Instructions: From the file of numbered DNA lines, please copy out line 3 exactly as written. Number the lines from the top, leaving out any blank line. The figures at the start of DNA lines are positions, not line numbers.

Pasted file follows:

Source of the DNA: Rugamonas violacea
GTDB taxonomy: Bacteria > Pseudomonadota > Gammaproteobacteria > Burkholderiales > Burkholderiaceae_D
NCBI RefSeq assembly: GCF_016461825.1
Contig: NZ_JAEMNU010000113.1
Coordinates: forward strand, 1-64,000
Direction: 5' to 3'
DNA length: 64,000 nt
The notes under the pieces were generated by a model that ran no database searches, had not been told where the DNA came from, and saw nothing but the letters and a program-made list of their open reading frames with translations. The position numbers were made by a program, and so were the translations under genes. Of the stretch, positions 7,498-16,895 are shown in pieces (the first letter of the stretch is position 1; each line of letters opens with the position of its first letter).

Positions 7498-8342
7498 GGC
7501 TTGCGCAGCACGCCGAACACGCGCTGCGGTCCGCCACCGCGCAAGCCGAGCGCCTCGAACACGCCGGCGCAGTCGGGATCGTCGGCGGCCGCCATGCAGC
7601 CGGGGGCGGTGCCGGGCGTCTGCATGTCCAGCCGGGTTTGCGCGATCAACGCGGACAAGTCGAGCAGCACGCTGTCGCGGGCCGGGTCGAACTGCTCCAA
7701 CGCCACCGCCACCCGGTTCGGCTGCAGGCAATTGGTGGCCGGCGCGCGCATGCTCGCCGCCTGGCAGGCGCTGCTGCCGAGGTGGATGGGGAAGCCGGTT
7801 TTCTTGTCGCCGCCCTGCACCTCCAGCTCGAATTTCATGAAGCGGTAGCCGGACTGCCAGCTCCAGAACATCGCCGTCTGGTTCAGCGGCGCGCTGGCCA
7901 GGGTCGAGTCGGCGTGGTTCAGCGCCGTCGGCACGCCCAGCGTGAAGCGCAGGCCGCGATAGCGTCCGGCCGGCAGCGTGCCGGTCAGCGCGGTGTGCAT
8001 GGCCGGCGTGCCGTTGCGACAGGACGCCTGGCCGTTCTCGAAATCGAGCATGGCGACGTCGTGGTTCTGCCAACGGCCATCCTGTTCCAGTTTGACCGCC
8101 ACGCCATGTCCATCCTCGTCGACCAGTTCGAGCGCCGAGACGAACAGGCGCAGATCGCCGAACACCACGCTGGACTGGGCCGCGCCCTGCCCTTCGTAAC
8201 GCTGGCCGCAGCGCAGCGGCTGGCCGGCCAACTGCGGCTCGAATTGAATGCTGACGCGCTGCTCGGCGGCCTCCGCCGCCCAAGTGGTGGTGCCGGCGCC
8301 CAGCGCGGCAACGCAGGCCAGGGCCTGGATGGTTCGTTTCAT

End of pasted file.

NCBI RefSeq assembly: GCF_016461825.1